Expat tales France

17:00, Sep 21 2013
QUAINT: The cobbled streets of Geaune, Landes, France.

French life is like a dream for Claire Bancks and family. 

Why did you move to France?

My husband Mike is in the latter stage of completing his Master Sommelier qualification, and the examinations held in London each year are more accessible and affordable from France. Working in France's second oldest three Michelin starred restaurant allows Mike to taste and sell wines that are almost never seen in New Zealand. Mike has dual nationality (a French mother) and we wanted our daughters to experience a different culture and be able to communicate fluently with their French family.

EXPATS: Claire Bancks, and husband Mike.

What do you do there?

Mike is assistant Maitre d'Hotel for Les Pres d'Eugenie, owned by Michel Guerard, a culinary icon in France and internationally. I am a teacher and work at the local Centre de Loisirs, an after school/holiday centre for children aged 4 to 12 years.

What do you like or dislike about life in France?


Nothing to dislike, but some things are more difficult to adjust to here. Shops close from 12-2pm, and I still find myself dashing down to the village for a baguette at 11.59am, hoping desperately that the Boulangerie will still be open! Our village, Geaune, in the southwest, is just one and a half hours from beaches, from the Pyrenees and from Bordeaux, the largest city of the region. The climate is seasonal and spectacular all year round. Outdoor activities in the area include cycling (Tour de France) and tramping (Chemin Sainte Jacques de Compostelle).

How does the cost of living compare to New Zealand?

We find the cost of living here similar to NZ. Rent, petrol, food and activities are all comparable to our life in NZ, but we are living in a rural area, away from the big, expensive cities. We initially found some foods expensive but if you eat what the locals do, it's cheaper.

What do you do at the weekends?

Mike usually works weekends, but there is no primary school on Wednesday so then we have extra family time. In summer we head to the local lakes (with imported sand around the edges!) or just to the local swimming pool. A long lunch in another village after the morning market is a popular choice. It is too hot to go to bed before sundown so often we have apero (aperitif) or late dinners with friends. In winter, it's a quick dash to the Pyrenees for skiing and a complete change of scenery.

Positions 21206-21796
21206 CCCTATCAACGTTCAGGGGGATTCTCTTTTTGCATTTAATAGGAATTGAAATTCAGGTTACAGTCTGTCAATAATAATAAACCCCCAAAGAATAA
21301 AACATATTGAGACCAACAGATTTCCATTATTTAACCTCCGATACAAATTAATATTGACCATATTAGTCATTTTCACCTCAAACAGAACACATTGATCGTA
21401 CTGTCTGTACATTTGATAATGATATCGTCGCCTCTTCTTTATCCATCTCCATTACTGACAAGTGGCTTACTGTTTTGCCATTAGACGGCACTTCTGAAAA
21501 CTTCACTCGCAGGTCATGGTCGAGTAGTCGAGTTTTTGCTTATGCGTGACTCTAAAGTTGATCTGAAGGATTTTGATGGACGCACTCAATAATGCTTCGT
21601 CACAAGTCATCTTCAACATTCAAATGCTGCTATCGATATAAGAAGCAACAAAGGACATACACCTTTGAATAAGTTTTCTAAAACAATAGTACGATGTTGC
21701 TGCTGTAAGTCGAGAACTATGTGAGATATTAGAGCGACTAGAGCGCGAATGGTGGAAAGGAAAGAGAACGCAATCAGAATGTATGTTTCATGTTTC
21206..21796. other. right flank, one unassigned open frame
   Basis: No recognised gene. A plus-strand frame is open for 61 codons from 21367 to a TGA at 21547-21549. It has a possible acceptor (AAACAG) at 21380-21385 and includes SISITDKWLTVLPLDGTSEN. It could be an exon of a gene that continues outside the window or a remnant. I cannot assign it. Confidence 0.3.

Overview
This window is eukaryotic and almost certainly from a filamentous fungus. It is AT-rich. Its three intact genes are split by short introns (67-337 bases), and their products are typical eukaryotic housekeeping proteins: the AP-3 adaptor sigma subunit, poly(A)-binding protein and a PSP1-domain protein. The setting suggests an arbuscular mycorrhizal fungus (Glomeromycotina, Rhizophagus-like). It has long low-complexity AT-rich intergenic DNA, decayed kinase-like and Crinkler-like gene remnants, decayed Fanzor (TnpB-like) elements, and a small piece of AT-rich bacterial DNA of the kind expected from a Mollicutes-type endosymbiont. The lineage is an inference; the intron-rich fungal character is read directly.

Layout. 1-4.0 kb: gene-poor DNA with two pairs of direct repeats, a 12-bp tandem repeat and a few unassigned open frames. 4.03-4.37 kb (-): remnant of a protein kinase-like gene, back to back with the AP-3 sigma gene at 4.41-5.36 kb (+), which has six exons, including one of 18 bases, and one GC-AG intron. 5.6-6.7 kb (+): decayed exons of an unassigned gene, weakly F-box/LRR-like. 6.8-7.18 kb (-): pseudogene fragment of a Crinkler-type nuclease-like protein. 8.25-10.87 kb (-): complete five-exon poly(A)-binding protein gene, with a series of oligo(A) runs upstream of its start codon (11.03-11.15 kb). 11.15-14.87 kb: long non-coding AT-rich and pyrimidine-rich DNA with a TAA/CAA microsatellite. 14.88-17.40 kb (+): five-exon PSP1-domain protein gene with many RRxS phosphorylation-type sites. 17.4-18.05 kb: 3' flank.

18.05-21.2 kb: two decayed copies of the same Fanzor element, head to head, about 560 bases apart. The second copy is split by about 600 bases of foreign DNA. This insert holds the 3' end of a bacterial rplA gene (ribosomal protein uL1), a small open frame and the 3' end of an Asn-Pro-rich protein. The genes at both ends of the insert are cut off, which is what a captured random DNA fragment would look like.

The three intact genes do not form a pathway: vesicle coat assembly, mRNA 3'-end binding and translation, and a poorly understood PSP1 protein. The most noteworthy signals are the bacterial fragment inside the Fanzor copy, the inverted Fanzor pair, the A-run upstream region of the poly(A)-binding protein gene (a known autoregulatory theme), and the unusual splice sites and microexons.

What do you think of the food?

Our area is renowned for its duck, beef (Blonde Aquitaine) and also Brebis (Sheep) cheese. We eat all parts of the duck here. The Fois Gras is incredible and both Maigret and Confit de Carnard have become our girls' favourite meals: one now even eats duck hearts! A local village holds an annual Soirée de Carcasse where every part of the duck is eaten. But, of course, you can't go past the traditional pates, mousses and terrines, all on a crunchy fresh baguette.

What's the best way to get around?

In the countryside it is essential to have a car: no car means no sightseeing.

What's the shopping like?

There are several bigger towns around us for shopping: Mont de Marsan, Pau and Dax, But Bordeaux is nearby and it's so enchanting walking down the cobbled streets looking in all the shop windows … dreamlike!!

What's the nightlife like?

Every weekend in summer there is a local village fete. All types of fun activities during the day generally culminate in a 10-course meal where the whole town comes together to eat and dance! A great way to see the village and meet the people. You can arrive as a couple or as a group of 10 or more. Often there is traditional band music or a raffle for local delicacies (jambon de bayonne or fois gras).

What is your favourite part of Geaune?

The people. French people living in small villages are incredibly warm and inviting, considerably different from the Parisian stereotype. Being part of a small community with its village square, its own town hall and its own mayor (who knows you by name!) is very special. Very much like the NZ communities we remember growing up in.

What time of year is best to visit?

Definitely the summer- it's the fete season! The beaches are beautiful (for swimming or surfing) and the Pyrenees area is just as spectacular in summer as in winter. However, if you are not so keen on the over 30C heat, best to avoid August, the hottest time.

What's your must-do thing for visitors?

A Course Landais, specific to south west France, is an ancient form of bullfighting (with no bloodshed). It's incredible to watch the athletes as they leap, dodge and somersault over the bull. Also, the local markets are a must. They are a special part of the French culture and it's easy to find one every day of the week.

What are your top tips for tourists?

Pay attention to where the locals go and read the local notice boards for fetes details. Biarritz is a famous beach spot nearby, but just around the corner you find St Jean de Luz or Ciboure beaches: calmer, quieter and just as beautiful.

How easy is it for you to get back to New Zealand?

A train from Mont de Marsan to Paris airport is about 6 hours. Or fly from Bordeaux, a one and a half hour drive from where we live.

If you know an expat who wants to share the inside knowledge on their home away from home, email escape@star-times.co.nz with Expat in the subject line.

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